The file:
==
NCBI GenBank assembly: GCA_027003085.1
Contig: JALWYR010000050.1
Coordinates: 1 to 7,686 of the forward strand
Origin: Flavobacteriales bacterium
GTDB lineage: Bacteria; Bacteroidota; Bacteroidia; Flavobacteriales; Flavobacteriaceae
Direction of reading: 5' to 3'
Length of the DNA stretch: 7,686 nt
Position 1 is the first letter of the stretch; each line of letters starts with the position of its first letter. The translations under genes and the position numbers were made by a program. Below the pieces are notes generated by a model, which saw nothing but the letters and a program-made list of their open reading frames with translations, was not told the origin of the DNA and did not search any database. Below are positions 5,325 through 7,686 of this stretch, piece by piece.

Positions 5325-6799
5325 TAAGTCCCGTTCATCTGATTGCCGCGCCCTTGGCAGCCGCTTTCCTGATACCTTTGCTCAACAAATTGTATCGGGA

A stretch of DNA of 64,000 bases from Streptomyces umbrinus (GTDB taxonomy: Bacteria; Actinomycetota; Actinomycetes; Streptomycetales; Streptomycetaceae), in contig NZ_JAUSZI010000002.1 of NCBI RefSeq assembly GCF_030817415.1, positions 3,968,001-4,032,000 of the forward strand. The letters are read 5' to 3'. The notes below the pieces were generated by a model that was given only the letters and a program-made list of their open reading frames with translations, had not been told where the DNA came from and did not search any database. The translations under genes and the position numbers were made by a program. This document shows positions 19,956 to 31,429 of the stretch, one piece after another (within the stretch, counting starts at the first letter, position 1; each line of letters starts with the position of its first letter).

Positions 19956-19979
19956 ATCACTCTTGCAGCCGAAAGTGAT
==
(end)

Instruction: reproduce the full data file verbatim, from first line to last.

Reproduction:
NCBI GenBank assembly: GCA_027003085.1
Contig: JALWYR010000050.1
Coordinates: 1 to 7,686 of the forward strand
Origin: Flavobacteriales bacterium
GTDB lineage: Bacteria; Bacteroidota; Bacteroidia; Flavobacteriales; Flavobacteriaceae
Direction of reading: 5' to 3'
Length of the DNA stretch: 7,686 nt
Position 1 is the first letter of the stretch; each line of letters starts with the position of its first letter. The translations under genes and the position numbers were made by a program. Below the pieces are notes generated by a model, which saw nothing but the letters and a program-made list of their open reading frames with translations, was not told the origin of the DNA and did not search any database. Below are positions 5,325 through 7,686 of this stretch, piece by piece.

Positions 5325-6799
5325 TAAGTCCCGTTCATCTGATTGCCGCGCCCTTGGCAGCCGCTTTCCTGATACCTTTGCTCAACAAATTGTATCGGGA

A stretch of DNA of 64,000 bases from Streptomyces umbrinus (GTDB taxonomy: Bacteria; Actinomycetota; Actinomycetes; Streptomycetales; Streptomycetaceae), in contig NZ_JAUSZI010000002.1 of NCBI RefSeq assembly GCF_030817415.1, positions 3,968,001-4,032,000 of the forward strand. The letters are read 5' to 3'. The notes below the pieces were generated by a model that was given only the letters and a program-made list of their open reading frames with translations, had not been told where the DNA came from and did not search any database. The translations under genes and the position numbers were made by a program. This document shows positions 19,956 to 31,429 of the stretch, one piece after another (within the stretch, counting starts at the first letter, position 1; each line of letters starts with the position of its first letter).

Positions 19956-19979
19956 ATCACTCTTGCAGCCGAAAGTGAT